Art Blakey and the Jazz Messengers. Buhaina, produced by Orrin Keepnews. BGP records BGPD 1114
Originally released on Prestige in 1973, Buhaina has been re-released by BGP Records, and yes vinyl fans, released on vinyl! Buhaina was me of the four main albums Blakey cut fo Prestige around his time and ever since has been not that easy to find, so this record’s appearance is welcome news. It has to be admitted though that this era Jazz Messengers were not comparable to those of other decades, and whilst Blakey could still create a storm he wasn’t as thunderous as he could be, in earlier or indeed, later years. But that said, an with the fear that so many weather metaphors I am fast becoming Suzanne Charlton., it should be noted that this is till a good album.
Buhaina is an album very much of its time, with electric piano of Cedar Wilson dominating throughout with a 70’s jazz funk(ish) groove (which of course makes it very fashionable with today’s acid jazzers). Walton, a long standing Messenger, is especially entertaining on his own composition, Mission Eternal and A Chant For Bu. Elsewhere, Jon Hendricks lends vocals to new versions of Along Came Betty and the classic Moanin. Incidentally, Hendricks sounds here, more than ever, like a male Nina Simone – which is a little weird. As for Blakey himself, he for the most part keeps the pyrotechnics in check, with really only Mission Eternal having a real Blakey run through. The stand out number though is, A Chant For Bu, a track written by Mickey Bass especially for him (Buhaina was Blakey’s Muslim name, which friends shortened to Bu). The track itself is a nice marriage of Blakey’s hard bop roots and is the funk fashion of the time. As well as Walton, there is also some solid trumpet playing from Woody Shaw.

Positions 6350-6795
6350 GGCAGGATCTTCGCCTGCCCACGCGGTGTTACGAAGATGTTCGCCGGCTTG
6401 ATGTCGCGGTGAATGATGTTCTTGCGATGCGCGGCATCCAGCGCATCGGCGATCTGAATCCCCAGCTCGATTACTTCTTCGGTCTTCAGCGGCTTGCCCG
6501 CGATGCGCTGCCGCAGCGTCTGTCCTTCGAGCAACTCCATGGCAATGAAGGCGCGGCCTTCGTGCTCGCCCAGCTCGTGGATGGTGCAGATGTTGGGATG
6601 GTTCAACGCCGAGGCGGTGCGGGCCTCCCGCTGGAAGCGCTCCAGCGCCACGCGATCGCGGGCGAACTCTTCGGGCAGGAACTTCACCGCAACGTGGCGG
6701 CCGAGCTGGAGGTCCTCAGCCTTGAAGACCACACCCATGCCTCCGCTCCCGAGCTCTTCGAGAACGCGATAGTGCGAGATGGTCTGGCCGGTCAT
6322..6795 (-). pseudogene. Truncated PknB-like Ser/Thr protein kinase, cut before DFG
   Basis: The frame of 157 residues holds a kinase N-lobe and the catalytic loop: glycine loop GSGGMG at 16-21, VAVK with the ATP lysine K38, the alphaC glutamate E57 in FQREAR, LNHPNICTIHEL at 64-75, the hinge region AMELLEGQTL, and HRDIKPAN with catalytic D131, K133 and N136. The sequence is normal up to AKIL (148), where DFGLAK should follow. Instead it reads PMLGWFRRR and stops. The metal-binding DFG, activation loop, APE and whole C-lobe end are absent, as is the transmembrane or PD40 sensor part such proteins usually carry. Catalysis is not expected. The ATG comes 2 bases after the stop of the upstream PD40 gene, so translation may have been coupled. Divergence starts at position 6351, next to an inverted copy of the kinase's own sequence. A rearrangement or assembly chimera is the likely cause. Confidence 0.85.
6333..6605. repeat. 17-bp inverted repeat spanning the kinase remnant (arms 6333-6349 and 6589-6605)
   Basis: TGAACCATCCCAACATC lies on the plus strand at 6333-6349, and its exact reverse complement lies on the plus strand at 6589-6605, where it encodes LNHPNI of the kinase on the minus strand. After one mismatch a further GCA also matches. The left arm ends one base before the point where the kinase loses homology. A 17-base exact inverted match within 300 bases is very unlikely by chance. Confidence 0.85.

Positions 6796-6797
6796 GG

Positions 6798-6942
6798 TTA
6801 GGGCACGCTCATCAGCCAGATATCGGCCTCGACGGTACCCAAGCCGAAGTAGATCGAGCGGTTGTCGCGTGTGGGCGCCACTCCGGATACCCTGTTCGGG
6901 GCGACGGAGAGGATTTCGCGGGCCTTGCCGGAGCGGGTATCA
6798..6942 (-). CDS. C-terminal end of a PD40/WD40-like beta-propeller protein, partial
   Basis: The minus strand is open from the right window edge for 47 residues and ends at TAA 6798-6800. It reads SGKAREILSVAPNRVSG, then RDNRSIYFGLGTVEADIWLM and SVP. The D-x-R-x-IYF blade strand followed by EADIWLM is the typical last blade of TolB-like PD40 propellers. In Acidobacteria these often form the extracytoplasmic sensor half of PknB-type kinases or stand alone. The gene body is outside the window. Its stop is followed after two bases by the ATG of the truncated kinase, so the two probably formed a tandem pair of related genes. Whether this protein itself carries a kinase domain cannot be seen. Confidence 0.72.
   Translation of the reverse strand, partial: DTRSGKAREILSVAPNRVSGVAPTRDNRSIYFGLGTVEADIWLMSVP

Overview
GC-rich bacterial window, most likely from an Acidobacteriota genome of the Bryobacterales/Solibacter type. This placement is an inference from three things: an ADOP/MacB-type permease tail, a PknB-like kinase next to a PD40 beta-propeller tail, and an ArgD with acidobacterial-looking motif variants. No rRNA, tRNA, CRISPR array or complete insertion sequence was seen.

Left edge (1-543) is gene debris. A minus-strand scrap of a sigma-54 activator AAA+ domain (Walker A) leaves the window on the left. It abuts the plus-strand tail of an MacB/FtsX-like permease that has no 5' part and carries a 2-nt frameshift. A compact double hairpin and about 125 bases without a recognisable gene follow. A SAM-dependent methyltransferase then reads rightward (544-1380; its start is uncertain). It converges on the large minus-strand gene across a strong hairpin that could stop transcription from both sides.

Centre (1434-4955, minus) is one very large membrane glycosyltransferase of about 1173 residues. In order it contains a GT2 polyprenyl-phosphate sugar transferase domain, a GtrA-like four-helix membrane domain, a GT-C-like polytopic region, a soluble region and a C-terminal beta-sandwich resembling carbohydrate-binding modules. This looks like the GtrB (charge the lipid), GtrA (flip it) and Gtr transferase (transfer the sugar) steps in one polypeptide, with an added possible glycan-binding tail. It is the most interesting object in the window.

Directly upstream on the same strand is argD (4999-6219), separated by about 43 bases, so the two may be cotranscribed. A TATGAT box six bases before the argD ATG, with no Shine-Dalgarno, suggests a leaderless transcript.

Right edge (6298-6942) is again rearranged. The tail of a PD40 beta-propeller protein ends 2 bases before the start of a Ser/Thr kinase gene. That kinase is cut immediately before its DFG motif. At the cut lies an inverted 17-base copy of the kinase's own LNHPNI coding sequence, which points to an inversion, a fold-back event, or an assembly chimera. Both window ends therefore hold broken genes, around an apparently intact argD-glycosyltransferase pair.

The stand out number though is, A Chant For Bu
The sound is no better than any decent compact disc would be with some of the musicians quite hard to find: guitarist Michael Howell for example, seems to stray from time to time. So vinyl junkies can decide on whether here, the pros of the 12inch lacquered artefact are outweighed by the cons. The major con for me in this particular case being that, in transportation, it has got badly warped. For the first few plays the tonearm resembled a rodeo rider. Still, by pilling three months of assorted newspapers and magazines on top of it (obviously when not being played) the problem was rectified. Although the house looked like a pigsty.
In all honesty there are better Art Blakey albums that Buhaina but still, a Blakey album, even a middleweight one, is always a joy to listen to. If you are unacquainted with him I’d suggest you try his Blue Notes releases first, but if you already have done so and want to expand your collection, then Buhaina is for you.